For many people with lung disease, inhalers are a lifeline; allowing you to take control of breathing problems and open up your airways. So it can come as a shock to learn that some inhalers come with a large carbon footprint. The most commonly used inhaler in the UK for instance, Ventolin Evohaler™, has a carbon footprint equivalent to 28kg of CO2. Many patients are now seeking ways to reduce the greenhouse gas released from their inhalers. For some, switching inhalers could save as much greenhouse gas as becoming vegetarian.
Before making any changes to your treatment you should consult a healthcare professional. Stopping your inhaler because of it’s carbon footprint is not recommended, not least because if you have an exacerbation the extra treatment you need could greatly increase your carbon footprint!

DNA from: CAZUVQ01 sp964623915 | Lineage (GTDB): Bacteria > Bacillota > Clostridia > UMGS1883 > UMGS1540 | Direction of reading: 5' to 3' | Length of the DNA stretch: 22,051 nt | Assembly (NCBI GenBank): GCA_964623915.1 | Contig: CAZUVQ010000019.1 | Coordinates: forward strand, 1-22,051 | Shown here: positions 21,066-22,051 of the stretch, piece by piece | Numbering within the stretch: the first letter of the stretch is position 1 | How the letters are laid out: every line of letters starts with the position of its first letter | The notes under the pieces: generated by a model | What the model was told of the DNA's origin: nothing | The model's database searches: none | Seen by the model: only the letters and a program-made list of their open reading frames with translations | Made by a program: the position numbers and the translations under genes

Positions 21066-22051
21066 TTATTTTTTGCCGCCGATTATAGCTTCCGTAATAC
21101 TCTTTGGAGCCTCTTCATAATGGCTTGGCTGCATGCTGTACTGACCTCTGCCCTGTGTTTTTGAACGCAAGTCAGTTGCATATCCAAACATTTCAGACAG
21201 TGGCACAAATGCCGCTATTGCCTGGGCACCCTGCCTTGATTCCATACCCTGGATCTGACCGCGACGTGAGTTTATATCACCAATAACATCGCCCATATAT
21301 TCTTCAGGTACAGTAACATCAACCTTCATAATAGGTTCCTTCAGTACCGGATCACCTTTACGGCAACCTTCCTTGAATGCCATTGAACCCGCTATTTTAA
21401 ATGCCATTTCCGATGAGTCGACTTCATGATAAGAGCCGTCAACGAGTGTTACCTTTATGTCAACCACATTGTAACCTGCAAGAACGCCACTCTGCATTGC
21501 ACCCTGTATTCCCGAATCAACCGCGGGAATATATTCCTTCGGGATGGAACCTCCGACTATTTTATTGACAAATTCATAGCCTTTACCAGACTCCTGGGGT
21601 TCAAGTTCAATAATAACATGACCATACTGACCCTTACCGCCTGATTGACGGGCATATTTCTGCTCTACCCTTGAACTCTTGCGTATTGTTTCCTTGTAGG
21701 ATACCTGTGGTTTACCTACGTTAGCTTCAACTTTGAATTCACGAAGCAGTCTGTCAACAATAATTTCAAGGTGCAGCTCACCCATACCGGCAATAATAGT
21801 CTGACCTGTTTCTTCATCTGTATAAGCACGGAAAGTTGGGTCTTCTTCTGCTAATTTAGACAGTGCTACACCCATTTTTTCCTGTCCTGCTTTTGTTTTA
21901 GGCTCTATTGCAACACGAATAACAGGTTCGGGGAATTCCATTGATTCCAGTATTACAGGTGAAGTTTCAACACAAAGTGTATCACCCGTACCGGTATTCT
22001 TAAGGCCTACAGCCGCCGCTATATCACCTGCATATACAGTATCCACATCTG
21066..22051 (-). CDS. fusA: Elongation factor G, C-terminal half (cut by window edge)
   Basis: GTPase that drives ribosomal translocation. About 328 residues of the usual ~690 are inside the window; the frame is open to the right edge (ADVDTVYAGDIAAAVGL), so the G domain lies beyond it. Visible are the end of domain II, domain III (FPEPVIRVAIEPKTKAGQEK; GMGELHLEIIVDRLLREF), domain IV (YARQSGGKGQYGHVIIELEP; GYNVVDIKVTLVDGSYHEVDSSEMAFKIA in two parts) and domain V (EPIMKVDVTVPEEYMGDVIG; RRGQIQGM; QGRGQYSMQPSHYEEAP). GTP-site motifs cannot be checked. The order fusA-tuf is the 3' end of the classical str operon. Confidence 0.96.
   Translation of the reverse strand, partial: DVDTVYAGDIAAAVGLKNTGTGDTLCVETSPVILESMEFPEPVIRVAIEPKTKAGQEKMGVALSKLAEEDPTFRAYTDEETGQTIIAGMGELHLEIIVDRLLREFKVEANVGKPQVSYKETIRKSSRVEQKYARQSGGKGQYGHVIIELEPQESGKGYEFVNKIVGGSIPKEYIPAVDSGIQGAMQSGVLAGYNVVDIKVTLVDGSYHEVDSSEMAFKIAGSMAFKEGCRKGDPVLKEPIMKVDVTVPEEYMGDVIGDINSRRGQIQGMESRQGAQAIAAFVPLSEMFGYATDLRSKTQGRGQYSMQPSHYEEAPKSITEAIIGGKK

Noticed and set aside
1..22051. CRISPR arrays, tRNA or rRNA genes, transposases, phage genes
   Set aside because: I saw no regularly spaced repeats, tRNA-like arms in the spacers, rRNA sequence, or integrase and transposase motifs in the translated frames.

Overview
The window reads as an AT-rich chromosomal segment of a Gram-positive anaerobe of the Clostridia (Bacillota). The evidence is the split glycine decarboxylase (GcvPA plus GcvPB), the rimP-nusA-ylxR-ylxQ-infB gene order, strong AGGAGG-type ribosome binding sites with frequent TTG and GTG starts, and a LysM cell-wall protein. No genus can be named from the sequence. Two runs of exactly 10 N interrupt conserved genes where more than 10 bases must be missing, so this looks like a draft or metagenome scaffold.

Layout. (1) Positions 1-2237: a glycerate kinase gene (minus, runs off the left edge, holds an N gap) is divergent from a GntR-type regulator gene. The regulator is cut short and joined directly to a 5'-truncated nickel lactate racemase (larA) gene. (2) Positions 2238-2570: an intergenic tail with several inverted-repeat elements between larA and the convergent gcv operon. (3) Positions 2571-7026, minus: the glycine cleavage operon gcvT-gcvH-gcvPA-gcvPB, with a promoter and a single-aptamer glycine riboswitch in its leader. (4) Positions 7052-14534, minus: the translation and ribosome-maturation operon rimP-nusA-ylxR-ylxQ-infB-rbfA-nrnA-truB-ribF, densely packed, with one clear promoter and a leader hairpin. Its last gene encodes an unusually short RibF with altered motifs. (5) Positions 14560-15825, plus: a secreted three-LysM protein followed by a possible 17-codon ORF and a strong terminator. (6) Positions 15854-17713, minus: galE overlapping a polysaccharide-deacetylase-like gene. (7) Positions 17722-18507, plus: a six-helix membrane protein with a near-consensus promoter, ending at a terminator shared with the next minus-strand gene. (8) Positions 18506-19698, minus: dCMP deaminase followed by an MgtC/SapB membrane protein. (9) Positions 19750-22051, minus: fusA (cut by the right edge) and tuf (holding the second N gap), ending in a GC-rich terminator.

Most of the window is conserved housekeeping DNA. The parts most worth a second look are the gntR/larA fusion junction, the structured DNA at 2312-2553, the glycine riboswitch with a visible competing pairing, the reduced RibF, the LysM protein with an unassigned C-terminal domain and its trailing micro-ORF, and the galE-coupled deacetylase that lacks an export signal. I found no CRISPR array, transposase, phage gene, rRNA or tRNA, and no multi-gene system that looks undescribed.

This site will show you why some inhalers have such a large carbon footprint, and will outline some ways to reduce it. Some patients may be able to switch inhalers, but if you do need an inhaler containing greenhouse gases please don’t feel guilty – everyone has a carbon footprint. There are still things you can do to reduce the carbon footprint of your inhalers, and the pharmaceutical industry is working hard to develop new propellants with a much smaller carbon footprint.